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Human neural stem cell-derived extracellular vesicles mitigate hallmarks of Alzheimer's disease.
Published Web Locationhttps://doi.org/10.1186/s13195-021-00791-x
BackgroundRegenerative therapies to mitigate Alzheimer's disease (AD) neuropathology have shown very limited success. In the recent era, extracellular vesicles (EVs) derived from multipotent and pluripotent stem cells have shown considerable promise for the treatment of dementia and many neurodegenerative conditions.
MethodsUsing the 5xFAD accelerated transgenic mouse model of AD, we now show the regenerative potential of human neural stem cell (hNSC)-derived EVs on the neurocognitive and neuropathologic hallmarks in the AD brain. Two- or 6-month-old 5xFAD mice received single or two intra-venous (retro-orbital vein, RO) injections of hNSC-derived EVs, respectively.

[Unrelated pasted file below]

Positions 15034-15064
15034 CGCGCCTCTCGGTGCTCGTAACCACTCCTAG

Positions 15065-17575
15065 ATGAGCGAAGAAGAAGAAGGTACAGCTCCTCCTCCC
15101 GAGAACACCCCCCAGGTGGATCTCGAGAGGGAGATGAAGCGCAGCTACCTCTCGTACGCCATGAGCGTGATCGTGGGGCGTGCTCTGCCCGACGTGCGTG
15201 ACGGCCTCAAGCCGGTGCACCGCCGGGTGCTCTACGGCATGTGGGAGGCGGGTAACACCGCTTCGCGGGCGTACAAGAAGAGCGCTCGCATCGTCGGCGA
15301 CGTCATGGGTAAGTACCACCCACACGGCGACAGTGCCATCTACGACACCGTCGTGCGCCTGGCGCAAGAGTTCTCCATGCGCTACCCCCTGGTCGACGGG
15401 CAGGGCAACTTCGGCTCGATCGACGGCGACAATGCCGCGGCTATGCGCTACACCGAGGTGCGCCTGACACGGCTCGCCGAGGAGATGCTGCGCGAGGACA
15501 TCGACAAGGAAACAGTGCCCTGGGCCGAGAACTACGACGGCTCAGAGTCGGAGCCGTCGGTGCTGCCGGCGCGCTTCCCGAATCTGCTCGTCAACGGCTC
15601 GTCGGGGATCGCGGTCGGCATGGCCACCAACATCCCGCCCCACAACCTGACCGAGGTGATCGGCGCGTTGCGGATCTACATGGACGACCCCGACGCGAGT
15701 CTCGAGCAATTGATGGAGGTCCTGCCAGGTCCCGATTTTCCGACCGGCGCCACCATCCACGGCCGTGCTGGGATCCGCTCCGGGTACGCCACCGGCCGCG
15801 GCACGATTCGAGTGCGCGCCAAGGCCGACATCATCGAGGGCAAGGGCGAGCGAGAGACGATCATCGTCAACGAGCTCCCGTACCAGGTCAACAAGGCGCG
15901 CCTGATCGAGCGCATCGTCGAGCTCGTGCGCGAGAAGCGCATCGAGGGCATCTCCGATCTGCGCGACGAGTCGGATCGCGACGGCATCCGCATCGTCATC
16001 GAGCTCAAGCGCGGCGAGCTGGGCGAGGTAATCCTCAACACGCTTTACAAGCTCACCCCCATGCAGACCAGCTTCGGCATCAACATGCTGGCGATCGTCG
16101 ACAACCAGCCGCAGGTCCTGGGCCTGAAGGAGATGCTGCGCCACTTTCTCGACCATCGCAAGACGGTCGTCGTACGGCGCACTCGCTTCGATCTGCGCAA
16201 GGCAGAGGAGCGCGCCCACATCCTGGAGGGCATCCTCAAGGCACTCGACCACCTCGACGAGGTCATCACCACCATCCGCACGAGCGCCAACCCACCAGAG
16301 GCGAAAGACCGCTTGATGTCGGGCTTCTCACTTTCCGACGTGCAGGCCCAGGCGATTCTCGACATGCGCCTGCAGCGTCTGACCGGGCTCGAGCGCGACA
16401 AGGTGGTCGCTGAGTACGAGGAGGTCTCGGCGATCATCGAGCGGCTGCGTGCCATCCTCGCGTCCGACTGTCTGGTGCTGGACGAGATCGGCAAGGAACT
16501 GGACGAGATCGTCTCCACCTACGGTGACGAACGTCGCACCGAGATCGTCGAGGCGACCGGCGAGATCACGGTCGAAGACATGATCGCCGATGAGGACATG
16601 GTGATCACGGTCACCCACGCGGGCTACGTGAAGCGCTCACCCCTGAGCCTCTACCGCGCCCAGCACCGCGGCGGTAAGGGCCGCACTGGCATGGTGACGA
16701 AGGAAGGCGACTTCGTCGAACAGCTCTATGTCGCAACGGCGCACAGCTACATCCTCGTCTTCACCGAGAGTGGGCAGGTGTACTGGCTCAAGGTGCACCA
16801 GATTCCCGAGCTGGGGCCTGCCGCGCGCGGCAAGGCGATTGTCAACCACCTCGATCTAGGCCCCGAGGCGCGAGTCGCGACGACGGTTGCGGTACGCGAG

ResultsRO treatment using hNSC-derived EVs restored fear extinction memory consolidation and reduced anxiety-related behaviors 4-6 weeks post-injection. EV treatment also significantly reduced dense core amyloid-beta plaque accumulation and microglial activation in both age groups. These results correlated with partial restoration of homeostatic levels of circulating pro-inflammatory cytokines in the AD mice. Importantly, EV treatment protected against synaptic loss in the AD brain that paralleled improved cognition. MiRNA analysis of the EV cargo revealed promising candidates targeting neuroinflammation and synaptic function.
ConclusionsCollectively, these data demonstrate the neuroprotective effects of systemic administration of stem cell-derived EVs for remediation of behavioral and molecular AD neuropathologies.
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